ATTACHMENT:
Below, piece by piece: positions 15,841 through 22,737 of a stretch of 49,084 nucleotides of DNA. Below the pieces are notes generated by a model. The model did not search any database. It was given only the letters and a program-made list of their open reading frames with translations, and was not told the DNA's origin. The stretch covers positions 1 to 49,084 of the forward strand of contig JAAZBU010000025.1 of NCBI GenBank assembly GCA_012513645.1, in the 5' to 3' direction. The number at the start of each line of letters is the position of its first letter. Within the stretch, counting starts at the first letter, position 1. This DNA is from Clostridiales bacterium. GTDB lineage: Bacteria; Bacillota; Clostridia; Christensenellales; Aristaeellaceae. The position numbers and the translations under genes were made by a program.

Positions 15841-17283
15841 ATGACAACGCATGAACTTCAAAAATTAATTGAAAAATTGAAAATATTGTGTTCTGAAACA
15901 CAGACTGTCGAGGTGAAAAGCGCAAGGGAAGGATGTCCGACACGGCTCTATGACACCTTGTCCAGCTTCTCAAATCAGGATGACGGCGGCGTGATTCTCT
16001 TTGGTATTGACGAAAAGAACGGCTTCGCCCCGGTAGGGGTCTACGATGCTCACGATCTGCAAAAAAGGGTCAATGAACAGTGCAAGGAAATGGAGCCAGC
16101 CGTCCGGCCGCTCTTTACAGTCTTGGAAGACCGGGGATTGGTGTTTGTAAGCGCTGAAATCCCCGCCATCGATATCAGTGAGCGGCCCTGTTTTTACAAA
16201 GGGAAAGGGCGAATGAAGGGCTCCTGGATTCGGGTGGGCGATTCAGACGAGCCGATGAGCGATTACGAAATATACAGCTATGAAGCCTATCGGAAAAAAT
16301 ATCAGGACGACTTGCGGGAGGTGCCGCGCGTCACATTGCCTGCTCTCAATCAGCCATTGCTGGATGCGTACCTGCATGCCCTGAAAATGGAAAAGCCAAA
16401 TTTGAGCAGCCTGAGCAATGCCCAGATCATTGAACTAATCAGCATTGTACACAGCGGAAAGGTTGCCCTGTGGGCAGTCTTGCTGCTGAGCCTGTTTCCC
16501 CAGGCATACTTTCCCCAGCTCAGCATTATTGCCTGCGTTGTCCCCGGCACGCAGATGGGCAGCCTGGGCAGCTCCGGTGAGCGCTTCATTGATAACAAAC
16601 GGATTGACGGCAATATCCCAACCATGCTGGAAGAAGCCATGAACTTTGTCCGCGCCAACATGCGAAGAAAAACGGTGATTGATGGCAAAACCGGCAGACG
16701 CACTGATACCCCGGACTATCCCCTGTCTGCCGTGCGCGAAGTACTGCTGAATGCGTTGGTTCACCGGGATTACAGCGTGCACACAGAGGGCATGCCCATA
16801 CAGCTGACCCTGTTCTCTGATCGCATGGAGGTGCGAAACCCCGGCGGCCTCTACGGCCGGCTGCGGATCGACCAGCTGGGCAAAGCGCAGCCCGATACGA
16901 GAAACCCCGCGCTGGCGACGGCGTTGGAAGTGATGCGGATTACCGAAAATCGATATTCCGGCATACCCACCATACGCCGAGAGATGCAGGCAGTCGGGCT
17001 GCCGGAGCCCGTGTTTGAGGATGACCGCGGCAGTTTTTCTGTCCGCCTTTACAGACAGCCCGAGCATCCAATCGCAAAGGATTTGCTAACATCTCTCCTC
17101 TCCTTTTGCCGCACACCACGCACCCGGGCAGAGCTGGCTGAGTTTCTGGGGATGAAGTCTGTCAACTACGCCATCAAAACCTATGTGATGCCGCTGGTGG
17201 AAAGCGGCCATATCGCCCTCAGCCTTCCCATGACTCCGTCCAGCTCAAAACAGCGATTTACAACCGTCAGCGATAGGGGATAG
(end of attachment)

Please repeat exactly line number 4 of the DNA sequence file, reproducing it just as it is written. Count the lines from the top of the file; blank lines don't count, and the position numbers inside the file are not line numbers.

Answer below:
15901 CAGACTGTCGAGGTGAAAAGCGCAAGGGAAGGATGTCCGACACGGCTCTATGACACCTTGTCCAGCTTCTCAAATCAGGATGACGGCGGCGTGATTCTCT